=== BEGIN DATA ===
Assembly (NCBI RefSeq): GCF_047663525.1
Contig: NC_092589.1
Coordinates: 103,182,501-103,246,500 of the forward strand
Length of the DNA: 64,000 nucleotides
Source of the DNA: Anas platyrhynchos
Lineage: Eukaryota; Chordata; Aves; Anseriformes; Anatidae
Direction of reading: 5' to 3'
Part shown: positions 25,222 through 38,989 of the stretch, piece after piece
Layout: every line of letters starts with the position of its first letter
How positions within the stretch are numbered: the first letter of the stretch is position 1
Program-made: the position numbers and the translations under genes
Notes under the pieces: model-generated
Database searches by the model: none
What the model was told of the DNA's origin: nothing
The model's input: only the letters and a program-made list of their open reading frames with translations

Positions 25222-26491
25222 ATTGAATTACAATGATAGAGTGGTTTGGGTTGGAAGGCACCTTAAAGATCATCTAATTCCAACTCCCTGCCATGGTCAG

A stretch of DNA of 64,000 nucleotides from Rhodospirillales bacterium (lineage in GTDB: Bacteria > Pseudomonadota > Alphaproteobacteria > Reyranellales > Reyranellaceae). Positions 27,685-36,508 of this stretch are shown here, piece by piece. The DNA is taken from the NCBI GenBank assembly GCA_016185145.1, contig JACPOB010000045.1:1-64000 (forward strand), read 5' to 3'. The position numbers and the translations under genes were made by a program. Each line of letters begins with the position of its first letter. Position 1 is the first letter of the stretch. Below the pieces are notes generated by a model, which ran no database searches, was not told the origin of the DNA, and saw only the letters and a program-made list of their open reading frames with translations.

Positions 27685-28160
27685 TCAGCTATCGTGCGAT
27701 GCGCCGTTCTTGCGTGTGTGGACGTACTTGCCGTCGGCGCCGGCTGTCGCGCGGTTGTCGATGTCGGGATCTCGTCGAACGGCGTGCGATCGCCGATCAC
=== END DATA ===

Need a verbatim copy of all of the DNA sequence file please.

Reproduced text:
Assembly (NCBI RefSeq): GCF_047663525.1
Contig: NC_092589.1
Coordinates: 103,182,501-103,246,500 of the forward strand
Length of the DNA: 64,000 nucleotides
Source of the DNA: Anas platyrhynchos
Lineage: Eukaryota; Chordata; Aves; Anseriformes; Anatidae
Direction of reading: 5' to 3'
Part shown: positions 25,222 through 38,989 of the stretch, piece after piece
Layout: every line of letters starts with the position of its first letter
How positions within the stretch are numbered: the first letter of the stretch is position 1
Program-made: the position numbers and the translations under genes
Notes under the pieces: model-generated
Database searches by the model: none
What the model was told of the DNA's origin: nothing
The model's input: only the letters and a program-made list of their open reading frames with translations

Positions 25222-26491
25222 ATTGAATTACAATGATAGAGTGGTTTGGGTTGGAAGGCACCTTAAAGATCATCTAATTCCAACTCCCTGCCATGGTCAG

A stretch of DNA of 64,000 nucleotides from Rhodospirillales bacterium (lineage in GTDB: Bacteria > Pseudomonadota > Alphaproteobacteria > Reyranellales > Reyranellaceae). Positions 27,685-36,508 of this stretch are shown here, piece by piece. The DNA is taken from the NCBI GenBank assembly GCA_016185145.1, contig JACPOB010000045.1:1-64000 (forward strand), read 5' to 3'. The position numbers and the translations under genes were made by a program. Each line of letters begins with the position of its first letter. Position 1 is the first letter of the stretch. Below the pieces are notes generated by a model, which ran no database searches, was not told the origin of the DNA, and saw only the letters and a program-made list of their open reading frames with translations.

Positions 27685-28160
27685 TCAGCTATCGTGCGAT
27701 GCGCCGTTCTTGCGTGTGTGGACGTACTTGCCGTCGGCGCCGGCTGTCGCGCGGTTGTCGATGTCGGGATCTCGTCGAACGGCGTGCGATCGCCGATCAC